Here's a link to the Catholic Encyclopedia of 1917, which gives some idea of the pre-Vatican II church practices.


The Passing of Mistress Rose
My historical novels

Do we find happiness so often that we should turn it off the box when it happens to sit there?

- A Room With a View


AlassŽa Eruvande
Valinor


Apr 6, 11:23pm

Post #9 of 16 (1476 views)
Shortcut
Bro! [In reply to] Can't Post

Smile



I am SMAUG! I kill when I wish! I am strong, strong, STRONG!
My armor is like tenfold shields! My teeth like swords! My claws, spears!
The shock of my tail, a thunderbolt! My wings, a hurricane! And my breath, death!

(This post was edited by AlassŽa Eruvande on Apr 6, 11:32pm)


Cirashala
Tol Eressea


Apr 6, 11:58pm

Post #10 of 16 (1466 views)
Shortcut
Thanks Kimi! [In reply to] Can't Post

I will see if I can locate "The Great Hunger" and other contemporary resources Smile

I feel for that poor lady Pirate Annie is a pretty name, and so is Mary, but "Annie Mary" sounds atrocious together Unsure I do have to chuckle a bit though, because one of the characters in my first novel was named Anne-marie (she went by Marie for specific reasons), which is basically that same combo but more French (and I think it flows a bit better than two names that rhyme).

I heard that priests and in general the church had a great deal of authority up til recently, but I didn't realize that a priest could change a child's name just because he didn't care for the chosen name!

(Btw I'm Protestant. More specifically, I attend a Nazarene church currently and have attended Baptist and Assemblies of God denominations in the past Wink). I figured that some things had changed since then (most churches evolve a little bit nowadays), but since the Catholic church is so steeped in tradition, I wasn't sure how much had changed in the past 180 years.

Thanks for that link too! I will check it out Smile

My writing and novels:

My Hobbit Fanfiction

My historical novel print and kindle version

My historical novels ebook version compatible with all ereaders

You can also find my novel at most major book retailers online (and for those outside the US who prefer a print book, you can find the print version at Book Depository). Search "Amazing Grace Amanda Longpre'" to find it.

Happy reading everyone!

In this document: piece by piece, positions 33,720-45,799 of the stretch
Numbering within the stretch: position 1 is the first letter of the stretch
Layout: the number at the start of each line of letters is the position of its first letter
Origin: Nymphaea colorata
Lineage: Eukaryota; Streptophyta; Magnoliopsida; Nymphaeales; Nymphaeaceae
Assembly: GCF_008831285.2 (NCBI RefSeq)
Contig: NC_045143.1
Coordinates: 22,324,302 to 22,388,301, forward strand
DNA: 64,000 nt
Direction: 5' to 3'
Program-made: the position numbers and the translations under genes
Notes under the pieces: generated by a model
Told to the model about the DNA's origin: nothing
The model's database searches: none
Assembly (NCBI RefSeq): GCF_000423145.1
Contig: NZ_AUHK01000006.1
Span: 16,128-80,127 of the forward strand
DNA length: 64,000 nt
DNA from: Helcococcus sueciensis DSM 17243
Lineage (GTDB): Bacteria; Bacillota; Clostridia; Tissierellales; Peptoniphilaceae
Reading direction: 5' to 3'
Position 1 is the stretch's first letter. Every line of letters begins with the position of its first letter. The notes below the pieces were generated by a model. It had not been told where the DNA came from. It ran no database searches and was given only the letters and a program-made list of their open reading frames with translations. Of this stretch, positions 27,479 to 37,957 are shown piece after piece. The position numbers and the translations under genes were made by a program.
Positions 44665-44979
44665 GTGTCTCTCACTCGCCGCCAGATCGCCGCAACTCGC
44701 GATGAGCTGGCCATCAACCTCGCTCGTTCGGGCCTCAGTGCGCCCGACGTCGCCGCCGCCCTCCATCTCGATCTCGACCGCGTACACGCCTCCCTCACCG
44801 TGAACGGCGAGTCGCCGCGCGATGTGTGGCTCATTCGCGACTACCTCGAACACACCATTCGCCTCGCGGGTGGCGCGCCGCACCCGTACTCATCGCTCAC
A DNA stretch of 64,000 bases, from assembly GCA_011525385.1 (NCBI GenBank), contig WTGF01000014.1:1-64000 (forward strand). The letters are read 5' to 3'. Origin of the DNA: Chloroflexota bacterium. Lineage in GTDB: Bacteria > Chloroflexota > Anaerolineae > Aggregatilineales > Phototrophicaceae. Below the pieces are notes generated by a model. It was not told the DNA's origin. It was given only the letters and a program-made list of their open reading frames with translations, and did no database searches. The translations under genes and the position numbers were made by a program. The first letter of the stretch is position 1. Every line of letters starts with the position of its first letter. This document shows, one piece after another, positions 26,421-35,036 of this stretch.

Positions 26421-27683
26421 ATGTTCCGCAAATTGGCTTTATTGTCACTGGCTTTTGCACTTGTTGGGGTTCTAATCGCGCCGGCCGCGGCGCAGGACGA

(This post was edited by Cirashala on Apr 7, 12:01am)


Gianna
Rohan


Apr 7, 2:47am

Post #11 of 16 (1448 views)
Shortcut
Regarding the age for First Communion/Confession [In reply to] Can't Post

The age for receiving First Communion and confession is seven now, but that was clarified in the early 1900's -- before that, the age was early-mid teens (thanks to the influence of a specific heresy in the 17th/18th centuries). In 1845, an 11-year-old might receive her First Communion, but I would guess she would normally be a little older than that yet. Maybe 13 or 14.

"The men of the East may search the scrolls,
For sure fates and fame,
But the men that drink the blood of God
Go singing to their shame."

-G.K. Chesterton, The Ballad of the White Horse, Book I

------
My fantasy novels


ElanorTX
Grey Havens


Apr 9, 7:21am

Post #12 of 16 (1409 views)
Shortcut
age for sacraments of initiation - 19th century [In reply to] Can't Post

baptism - usually within 3 days of birth, certainly the next Sunday, done by parish priest
many families had a lacy long white gown for baptism which was used for each child

VERY IMPORTANT - the child would have 2-3 godparents, typically close relatives or friends, at least age 14
Godparents were valued for spiritual guidance and a a source of extra attention and gifts

first confession - at age of reason, 7 years
no special clothing

girls and women always covered their hair in Mass or before the Blessed Sacrament with a mantilla or chapel veil

first Communion - after first confession, up to age 10 or so, done by parish priest
clothing depended on local custom; city girls from well-off families might already be wearing a white dress, in other areas that dress was for confirmation and school graduation
boys might wear white shirt and dark pants or knee pants

Confirmation - age 12 up, done at parish by bishop of area cathedral

"I shall not wholly fail if anything can still grow fair in days to come."



ElanorTX
Grey Havens


Apr 9, 7:39am

Post #13 of 16 (1410 views)
Shortcut
marriage customs [In reply to] Can't Post


Quote
I have a character (the main character's aunt) who gets married early on in the book, and my character and her best friend are her bridesmaids, so I will probably need full nuptial mass info sooner rather than later (as they're starting to prepare for the wedding where I'm at in the book).
Generally official witnesses to a wedding were at least 14 and had received baptism, penance, communion, and confirmation. Your hero may be too young: try adding a matron of honor and making the bride also your hero's godmother.

The luckiest day for weddings was Shrove Tuesday, the day before Lent begins. No weddings were permitted anytime in Lent and usually not in Advent (the four weeks before Christmas) or on certain holy days. The upcoming marriage had to be announced (the "banns") by the parish priest on three consecutive Sundays and/or days of obligation.

The fast before Communion began at midnight, therefore the nuptial mass usually started between 9 am and noon and was followed by a wedding breakfast for all in attendance.

In 1840 the bride's gown was not inevitably white. Her veil could be anywhere from shoulder-length to fingertip or chapel length. She would also have a second-day dress for travel or receiving guests. The family might call in a professional dressmaker.